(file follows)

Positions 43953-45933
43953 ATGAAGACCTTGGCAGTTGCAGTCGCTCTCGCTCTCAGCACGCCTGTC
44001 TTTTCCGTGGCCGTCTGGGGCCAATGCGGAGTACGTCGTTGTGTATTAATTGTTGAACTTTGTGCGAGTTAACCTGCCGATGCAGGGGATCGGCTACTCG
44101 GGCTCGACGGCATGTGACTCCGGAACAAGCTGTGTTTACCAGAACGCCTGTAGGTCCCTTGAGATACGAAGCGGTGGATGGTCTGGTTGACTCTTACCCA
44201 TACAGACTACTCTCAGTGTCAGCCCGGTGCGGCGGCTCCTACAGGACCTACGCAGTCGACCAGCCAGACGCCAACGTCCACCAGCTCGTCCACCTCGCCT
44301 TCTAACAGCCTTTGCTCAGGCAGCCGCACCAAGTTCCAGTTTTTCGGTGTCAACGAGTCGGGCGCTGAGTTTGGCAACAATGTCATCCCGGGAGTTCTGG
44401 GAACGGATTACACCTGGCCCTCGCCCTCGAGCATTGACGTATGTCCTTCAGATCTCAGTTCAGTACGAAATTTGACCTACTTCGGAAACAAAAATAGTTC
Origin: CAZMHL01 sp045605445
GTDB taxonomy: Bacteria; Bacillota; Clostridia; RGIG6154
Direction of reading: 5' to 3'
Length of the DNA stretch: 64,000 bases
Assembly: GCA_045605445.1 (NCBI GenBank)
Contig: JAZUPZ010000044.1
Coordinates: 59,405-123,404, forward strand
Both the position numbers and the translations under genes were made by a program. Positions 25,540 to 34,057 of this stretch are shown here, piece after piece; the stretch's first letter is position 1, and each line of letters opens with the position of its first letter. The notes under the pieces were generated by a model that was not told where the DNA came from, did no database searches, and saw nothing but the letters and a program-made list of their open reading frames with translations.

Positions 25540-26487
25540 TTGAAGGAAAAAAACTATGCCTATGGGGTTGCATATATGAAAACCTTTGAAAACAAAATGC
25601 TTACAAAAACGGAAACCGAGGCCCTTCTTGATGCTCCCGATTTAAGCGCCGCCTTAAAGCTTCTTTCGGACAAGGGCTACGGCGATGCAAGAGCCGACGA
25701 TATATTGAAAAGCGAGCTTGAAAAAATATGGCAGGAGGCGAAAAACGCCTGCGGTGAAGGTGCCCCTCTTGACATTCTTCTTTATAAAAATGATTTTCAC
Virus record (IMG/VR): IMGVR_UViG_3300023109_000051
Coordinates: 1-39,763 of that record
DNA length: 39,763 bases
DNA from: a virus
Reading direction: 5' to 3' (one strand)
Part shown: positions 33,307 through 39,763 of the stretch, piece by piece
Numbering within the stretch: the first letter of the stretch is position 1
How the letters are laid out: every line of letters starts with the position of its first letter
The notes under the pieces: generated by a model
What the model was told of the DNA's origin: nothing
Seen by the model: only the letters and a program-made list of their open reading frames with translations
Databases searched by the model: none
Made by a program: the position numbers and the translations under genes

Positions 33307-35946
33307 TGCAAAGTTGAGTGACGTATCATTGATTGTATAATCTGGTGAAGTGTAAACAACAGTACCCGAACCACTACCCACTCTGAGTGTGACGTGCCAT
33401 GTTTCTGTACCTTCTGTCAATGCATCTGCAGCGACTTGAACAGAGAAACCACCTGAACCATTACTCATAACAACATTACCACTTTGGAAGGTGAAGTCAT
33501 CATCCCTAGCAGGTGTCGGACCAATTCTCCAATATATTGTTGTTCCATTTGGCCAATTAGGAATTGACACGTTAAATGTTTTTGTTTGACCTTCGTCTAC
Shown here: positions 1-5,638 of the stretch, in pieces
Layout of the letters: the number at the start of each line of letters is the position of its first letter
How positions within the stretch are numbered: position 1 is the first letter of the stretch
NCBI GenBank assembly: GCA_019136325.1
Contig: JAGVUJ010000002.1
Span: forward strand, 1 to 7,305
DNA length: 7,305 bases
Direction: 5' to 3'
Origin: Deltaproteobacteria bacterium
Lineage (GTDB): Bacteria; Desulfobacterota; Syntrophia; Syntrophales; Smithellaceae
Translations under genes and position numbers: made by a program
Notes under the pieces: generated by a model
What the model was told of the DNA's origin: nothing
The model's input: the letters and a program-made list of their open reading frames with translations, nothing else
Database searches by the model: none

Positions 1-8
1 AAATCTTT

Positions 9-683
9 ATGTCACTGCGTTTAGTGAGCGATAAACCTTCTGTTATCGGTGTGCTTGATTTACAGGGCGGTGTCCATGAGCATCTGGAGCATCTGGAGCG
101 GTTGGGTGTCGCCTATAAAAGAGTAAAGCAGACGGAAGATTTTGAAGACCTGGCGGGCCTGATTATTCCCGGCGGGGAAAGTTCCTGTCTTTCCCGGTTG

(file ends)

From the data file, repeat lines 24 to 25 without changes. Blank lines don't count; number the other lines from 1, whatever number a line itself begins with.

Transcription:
Reading direction: 5' to 3' (one strand)
Part shown: positions 33,307 through 39,763 of the stretch, piece by piece